2. 2. A method as claimed in claim 1, and further comprising:
    at the server, storing the one or more rules, receiving an additional code sample, executing the additional code sample in an emulated computer system, extracting bytestrings from any changes in the memory of the emulated computer system that result from the execution of the additional code sample, using the extracted bytestrings to update the one or more stored rules, and sending the updated rules to the one of more client computers.
  3. 3. A method as claimed in claim 1, and further comprising:
    at the server, gathering metadata associated with said extracted bytestrings, and using said metadata together with said extracted bytestrings to determine the one or more rules for differentiating between malware and legitimate code.
  4. 4. A method as claimed in claim 3, and further comprising:
    at the one or more client computers, gathering metadata associated with said extracted bytestrings, and applying the rules received from the server to said bytestrings and associated metadata.
  5. 5. A method as claimed in claim 3, wherein the metadata comprises one or more of:
    the location of a bytestring in the memory;
    the string in its encrypted or plaintext form;
    the encoding of the bytestring;
    the time or event at which the bytestring occurred;
    the number of memory accesses to the bytestring;
    the location of the function that created the bytestring;
    the memory injection type used and the target process;
    whether the bytestring was overwritten or the allocated memory de-allocated.
  6. 5. (canceled)
  7. 6. A method as claimed in claim 1, wherein the bytestrings extracted from the memory of the emulated computer system includes bytestrings extracted from the heap and the stack sections of the memory.
  8. 7. A method as claimed in claim 1, and further comprising:
    at the server, extracting bytestrings written into files that are created on the disk of the emulated computer system by the sample code during execution in the emulated computer system.
  9. 8. A method as claimed in claim 7, and further comprising:
    at the one of more client computers, extracting bytestrings written into files that are created on the disk of the emulated computer system by the target code during execution in the emulated computer system.
  10. 9. A method as claimed in claim 1, and further comprising:
    using decoy bytestrings in documents and when imitating user actions within the emulated environment, and identifying any decoy bytestrings extracted from the memory during execution of the sample or target code in the emulated computer system.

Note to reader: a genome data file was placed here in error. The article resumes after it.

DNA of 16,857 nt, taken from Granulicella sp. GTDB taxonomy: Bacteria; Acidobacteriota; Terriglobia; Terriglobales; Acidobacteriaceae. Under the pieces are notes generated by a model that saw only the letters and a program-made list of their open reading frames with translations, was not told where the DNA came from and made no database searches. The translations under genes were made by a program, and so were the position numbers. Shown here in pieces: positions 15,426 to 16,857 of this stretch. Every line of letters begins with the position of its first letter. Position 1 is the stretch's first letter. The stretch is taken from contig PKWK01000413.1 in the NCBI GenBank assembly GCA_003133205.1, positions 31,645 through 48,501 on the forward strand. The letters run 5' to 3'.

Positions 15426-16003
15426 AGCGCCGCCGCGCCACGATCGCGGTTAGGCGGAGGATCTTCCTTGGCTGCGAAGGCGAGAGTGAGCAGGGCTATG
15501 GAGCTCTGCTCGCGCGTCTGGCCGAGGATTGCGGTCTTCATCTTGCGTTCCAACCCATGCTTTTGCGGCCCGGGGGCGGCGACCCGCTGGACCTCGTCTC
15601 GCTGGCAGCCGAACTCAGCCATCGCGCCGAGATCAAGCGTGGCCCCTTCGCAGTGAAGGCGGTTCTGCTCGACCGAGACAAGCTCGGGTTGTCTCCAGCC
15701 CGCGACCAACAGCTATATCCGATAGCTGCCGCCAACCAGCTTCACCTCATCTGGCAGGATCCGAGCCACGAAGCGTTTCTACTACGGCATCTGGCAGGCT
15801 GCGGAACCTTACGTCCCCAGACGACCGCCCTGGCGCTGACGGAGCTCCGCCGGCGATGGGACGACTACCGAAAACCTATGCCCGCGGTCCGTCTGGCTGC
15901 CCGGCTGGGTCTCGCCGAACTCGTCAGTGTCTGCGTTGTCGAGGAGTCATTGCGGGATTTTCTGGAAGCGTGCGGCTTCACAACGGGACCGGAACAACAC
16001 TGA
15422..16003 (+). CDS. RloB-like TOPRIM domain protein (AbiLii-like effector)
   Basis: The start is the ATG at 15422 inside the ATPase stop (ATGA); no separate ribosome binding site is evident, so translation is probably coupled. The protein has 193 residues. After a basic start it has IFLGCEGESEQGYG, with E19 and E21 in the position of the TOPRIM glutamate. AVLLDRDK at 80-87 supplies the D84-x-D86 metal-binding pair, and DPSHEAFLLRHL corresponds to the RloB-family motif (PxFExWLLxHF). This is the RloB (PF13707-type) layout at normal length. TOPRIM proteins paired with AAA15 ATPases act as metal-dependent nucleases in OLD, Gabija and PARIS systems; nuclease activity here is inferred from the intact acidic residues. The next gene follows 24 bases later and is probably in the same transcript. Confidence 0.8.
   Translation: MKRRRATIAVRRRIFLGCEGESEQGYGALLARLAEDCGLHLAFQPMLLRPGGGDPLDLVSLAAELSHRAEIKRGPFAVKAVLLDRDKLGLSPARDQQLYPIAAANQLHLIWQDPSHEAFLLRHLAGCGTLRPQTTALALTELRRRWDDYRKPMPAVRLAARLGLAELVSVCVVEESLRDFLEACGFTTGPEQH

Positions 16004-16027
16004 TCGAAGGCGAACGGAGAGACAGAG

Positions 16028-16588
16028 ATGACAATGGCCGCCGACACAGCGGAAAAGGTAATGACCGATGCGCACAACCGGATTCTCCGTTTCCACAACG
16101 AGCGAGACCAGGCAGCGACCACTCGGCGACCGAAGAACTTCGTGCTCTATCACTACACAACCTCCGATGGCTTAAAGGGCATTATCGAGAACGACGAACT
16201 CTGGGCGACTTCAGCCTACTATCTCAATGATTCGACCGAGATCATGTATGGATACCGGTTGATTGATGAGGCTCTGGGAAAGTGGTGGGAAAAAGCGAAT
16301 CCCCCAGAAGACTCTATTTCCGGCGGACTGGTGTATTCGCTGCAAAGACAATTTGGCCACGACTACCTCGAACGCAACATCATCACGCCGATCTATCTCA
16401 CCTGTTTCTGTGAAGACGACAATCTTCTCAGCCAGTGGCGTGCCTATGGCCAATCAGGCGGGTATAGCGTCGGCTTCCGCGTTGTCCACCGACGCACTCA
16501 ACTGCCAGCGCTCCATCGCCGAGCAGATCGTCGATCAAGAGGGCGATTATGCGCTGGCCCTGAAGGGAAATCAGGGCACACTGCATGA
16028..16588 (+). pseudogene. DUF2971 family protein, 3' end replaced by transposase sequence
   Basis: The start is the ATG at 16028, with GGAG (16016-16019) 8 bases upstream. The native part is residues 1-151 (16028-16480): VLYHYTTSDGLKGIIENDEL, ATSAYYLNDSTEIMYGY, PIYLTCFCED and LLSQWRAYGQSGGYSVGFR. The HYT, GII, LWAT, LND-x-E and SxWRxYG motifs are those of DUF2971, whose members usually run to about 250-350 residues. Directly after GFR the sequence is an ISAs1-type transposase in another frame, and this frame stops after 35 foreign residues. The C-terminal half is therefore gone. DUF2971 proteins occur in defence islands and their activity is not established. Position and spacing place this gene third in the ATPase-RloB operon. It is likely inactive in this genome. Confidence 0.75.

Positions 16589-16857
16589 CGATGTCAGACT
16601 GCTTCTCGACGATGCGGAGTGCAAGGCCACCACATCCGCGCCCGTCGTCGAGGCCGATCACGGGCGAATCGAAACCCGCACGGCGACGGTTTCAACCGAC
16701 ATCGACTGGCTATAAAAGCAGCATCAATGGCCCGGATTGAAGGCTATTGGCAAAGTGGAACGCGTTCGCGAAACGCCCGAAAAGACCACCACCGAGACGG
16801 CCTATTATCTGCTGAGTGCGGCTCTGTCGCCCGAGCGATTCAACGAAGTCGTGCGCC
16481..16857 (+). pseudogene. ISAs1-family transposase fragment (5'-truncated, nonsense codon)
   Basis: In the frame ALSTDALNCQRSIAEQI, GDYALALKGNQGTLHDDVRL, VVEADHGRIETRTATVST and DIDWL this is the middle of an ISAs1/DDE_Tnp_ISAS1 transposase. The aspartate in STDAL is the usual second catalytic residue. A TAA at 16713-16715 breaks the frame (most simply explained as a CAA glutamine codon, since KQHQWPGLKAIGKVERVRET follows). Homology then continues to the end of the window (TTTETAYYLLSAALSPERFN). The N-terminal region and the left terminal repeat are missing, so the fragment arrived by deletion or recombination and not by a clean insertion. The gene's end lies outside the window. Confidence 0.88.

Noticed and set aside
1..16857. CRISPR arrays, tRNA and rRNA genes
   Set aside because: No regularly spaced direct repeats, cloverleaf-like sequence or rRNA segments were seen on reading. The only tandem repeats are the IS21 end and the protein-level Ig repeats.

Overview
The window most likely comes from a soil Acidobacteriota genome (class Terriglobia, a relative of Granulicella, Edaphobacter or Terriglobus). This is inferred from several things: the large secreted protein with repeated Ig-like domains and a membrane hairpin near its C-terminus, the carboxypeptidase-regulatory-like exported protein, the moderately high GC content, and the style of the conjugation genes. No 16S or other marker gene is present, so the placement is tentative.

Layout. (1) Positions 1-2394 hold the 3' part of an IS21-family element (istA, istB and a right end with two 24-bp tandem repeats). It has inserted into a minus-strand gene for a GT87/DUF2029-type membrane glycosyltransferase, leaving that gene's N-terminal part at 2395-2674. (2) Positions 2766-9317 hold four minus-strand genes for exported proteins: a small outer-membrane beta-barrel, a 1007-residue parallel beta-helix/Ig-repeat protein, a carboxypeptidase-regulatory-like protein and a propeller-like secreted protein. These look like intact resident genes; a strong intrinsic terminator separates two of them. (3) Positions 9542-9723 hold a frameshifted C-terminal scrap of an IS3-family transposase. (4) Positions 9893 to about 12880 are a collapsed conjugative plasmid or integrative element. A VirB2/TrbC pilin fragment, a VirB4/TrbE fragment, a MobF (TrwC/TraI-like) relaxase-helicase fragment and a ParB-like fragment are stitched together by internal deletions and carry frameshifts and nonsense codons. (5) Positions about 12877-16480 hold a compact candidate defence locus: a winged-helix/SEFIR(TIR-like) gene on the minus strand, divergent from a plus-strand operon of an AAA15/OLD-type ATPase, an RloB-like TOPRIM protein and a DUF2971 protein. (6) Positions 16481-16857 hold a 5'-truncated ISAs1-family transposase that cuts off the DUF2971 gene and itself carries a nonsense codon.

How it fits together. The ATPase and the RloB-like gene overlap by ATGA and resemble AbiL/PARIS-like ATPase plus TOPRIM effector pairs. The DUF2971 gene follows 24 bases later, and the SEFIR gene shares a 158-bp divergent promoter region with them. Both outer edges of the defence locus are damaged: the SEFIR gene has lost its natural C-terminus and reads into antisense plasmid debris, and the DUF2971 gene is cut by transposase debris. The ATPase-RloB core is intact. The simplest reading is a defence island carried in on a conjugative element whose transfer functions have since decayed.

11. 10. A method as claimed in claim 1, and further comprising:
    at the server, prior to determining one or more rules for differentiating between malware and legitimate code, removing from the extracted bytestrings any bytestrings that match those contained within a list of insignificant bytestrings.
  12. 11. A method as claimed in claim 1, and further comprising:
    at the server, prior to determining one or more rules for differentiating between malware and legitimate code, measuring the difference between each of the extracted bytestrings and bytestrings that have previously been identified as being associated with both malware and legitimate code, and removing from the extracted bytestrings any bytestrings for which this difference does not exceed a threshold.
  13. 12. A method as claimed in claim 1, and further comprising:
    at the one of more client computers, prior to applying the rule(s) received from the server, removing from the extracted bytestrings any bytestrings that match those contained within a list of insignificant bytestrings.
  14. 13. A method as claimed in claim 1, wherein the step of using the extracted bytestrings to determine one or more rules for differentiating between malware and legitimate code comprises:
    at the server, providing the bytestrings to one or more artificial intelligence algorithms, the artificial intelligence algorithm(s) being configured to generate the one or more rules for differentiating between malware and legitimate code.
  15. 14. A method of detecting potential malware, the method comprising:
    at a server, receiving a plurality of code samples, the code samples including at least one code sample known to be malware and at least one code sample known to be legitimate, executing each of the code samples in an emulated computer system, extracting bytestrings from changes in the memory of the emulated computer system that result from the execution of each sample, using the extracted bytestrings to determine one or more rules for differentiating between malware and legitimate code;
    at one of more client computers, for a given target code, executing the target code in an emulated computer system, extracting bytestrings from changes in the memory of the emulated computer system that result from the execution of the target code, and sending the extracted bytestrings to the server; and